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Distributed for University of Wales Press

Welsh Gothic

Distributed for University of Wales Press

Welsh Gothic

Welsh Gothic introduces readers to the array of Welsh Gothic literature published from 1780 to the present day. Calling on postcolonial and psychoanalytic theory, Jane Aaron argues that many of the fears encoded in Welsh Gothic writing are specific to the history of the Welsh and reveal much about the varying ways in which the Welsh people have been perceived and have viewed themselves throughout history. The first part of the book explores Welsh Gothic writing from its beginnings in the last decades of the eighteenth century to 1997. The second part focuses on the figures specific to the Welsh Gothic genre who have entered literature from folklore and local superstition, such as the sin-eater, hellhounds, dark druids, and Welsh witches.

288 pages | 5 1/2 x 8 1/2

Gothic Literary Studies

Literature and Literary Criticism: British and Irish Literature


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Reviews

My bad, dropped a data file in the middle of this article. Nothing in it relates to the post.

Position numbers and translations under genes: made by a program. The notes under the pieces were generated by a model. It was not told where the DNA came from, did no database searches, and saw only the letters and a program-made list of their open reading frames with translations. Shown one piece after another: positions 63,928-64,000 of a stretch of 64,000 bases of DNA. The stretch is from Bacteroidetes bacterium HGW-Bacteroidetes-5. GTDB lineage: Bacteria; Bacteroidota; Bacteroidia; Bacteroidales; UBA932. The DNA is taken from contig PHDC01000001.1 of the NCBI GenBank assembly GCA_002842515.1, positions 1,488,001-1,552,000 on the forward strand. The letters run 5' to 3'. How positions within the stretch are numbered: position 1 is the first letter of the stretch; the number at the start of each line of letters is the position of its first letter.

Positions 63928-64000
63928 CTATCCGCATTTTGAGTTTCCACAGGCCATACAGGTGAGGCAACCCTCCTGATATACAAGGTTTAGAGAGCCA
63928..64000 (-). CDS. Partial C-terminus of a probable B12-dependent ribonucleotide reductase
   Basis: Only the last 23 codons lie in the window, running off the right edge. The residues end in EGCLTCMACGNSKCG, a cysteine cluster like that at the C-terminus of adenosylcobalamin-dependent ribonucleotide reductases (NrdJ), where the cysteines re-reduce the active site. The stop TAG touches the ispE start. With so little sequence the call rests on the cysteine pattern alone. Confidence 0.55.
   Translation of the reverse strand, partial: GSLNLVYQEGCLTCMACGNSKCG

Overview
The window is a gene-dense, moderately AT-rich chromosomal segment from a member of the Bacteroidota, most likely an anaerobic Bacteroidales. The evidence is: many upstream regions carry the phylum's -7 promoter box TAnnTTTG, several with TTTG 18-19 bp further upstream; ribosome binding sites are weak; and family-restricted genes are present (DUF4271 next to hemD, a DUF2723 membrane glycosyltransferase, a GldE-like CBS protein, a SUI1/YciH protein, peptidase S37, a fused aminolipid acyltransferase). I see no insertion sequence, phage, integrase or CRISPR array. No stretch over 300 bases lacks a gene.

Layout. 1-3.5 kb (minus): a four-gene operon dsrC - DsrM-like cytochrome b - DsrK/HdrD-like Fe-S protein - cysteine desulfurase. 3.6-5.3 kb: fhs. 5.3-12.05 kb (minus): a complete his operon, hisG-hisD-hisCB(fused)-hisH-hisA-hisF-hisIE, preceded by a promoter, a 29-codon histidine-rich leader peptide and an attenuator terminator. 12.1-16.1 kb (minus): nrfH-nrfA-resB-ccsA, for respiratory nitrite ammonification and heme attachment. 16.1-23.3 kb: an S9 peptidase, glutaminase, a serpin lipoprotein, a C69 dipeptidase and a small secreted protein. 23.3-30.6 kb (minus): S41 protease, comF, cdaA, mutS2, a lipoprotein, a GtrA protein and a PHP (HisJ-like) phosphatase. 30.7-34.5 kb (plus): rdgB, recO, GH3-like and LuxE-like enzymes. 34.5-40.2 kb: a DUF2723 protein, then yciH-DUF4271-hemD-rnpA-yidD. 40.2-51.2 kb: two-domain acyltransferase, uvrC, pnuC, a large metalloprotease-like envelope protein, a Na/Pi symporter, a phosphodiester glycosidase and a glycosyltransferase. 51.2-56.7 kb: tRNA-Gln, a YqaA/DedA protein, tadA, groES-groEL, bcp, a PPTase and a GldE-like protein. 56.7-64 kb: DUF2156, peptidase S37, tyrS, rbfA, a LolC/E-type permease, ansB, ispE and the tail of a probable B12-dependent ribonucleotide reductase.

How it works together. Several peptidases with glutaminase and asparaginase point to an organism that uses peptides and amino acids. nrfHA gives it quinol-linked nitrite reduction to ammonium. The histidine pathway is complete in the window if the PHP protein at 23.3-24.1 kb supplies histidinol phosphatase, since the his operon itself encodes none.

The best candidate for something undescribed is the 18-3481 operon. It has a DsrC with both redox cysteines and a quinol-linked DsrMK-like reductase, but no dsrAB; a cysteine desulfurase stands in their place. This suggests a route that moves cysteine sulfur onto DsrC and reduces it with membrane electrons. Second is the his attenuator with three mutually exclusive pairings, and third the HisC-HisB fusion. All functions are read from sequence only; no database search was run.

"Groundbreaking. . . . A necessity for any thorough study of the Gothic literature of the British Isles."

CHOICE

“Jane Aaron’s magisterial monograph brings to light just how thoroughly Wales was gothicized, from Mary Robinson to Arthur Machen, Caradoc Evans to Gwyn Thomas, and through to Ruth Bidgood. Arguing that the eighteenth- and nineteenth-century medievalism (which mythologized Celtic origins of Welsh nationalism) also haunted Welsh writing at least until 1997, she skillfully exorcises specters of decline and dissolution that are definitely Welsh—the scapegoat, the sin-eater, whole families cursed by disease and capitalist exploitation, and individuals doomed to guilt and self-loathing by inward-looking communities. This comprehensive and bold work of scholarship will change the way we think about both the history of gothic and Welsh writing in English.” 

Caroline Franklin, Swansea University

“This is an exhilarating study that confirms Jane Aaron’s reputation for groundbreaking publications. She demonstrates how the gothic imagination materializes at all the key points in the historical development of modern Wales, repeatedly furnishing a threatened culture with a dark grammar for its deepest anxieties. And, in the process, she succeeds in finding a significant place for Wales for the first time in the haunted international landscape of gothic writing.”

M. Wynn Thomas, Swansea University

Table of Contents

Acknowledgements

Prologue: ‘A Long Terror’

Part I: Haunted by History

      1. Cambria Gothica (1780s–1820s)

      2. An Underworld of One’s Own (1830s–1900s)

      3. Haunted Communities (1900s–1940s)

      4. Land of the Living Dead (1940s–1997)

Part II: ‘Things That Go Bump in the Celtic Twilight’

      5. Witches, Druids and the Hounds of Annwn

      6. The Sin-eater

Epilogue: Post-devolution Gothic

Notes

Select Bibliography

Index

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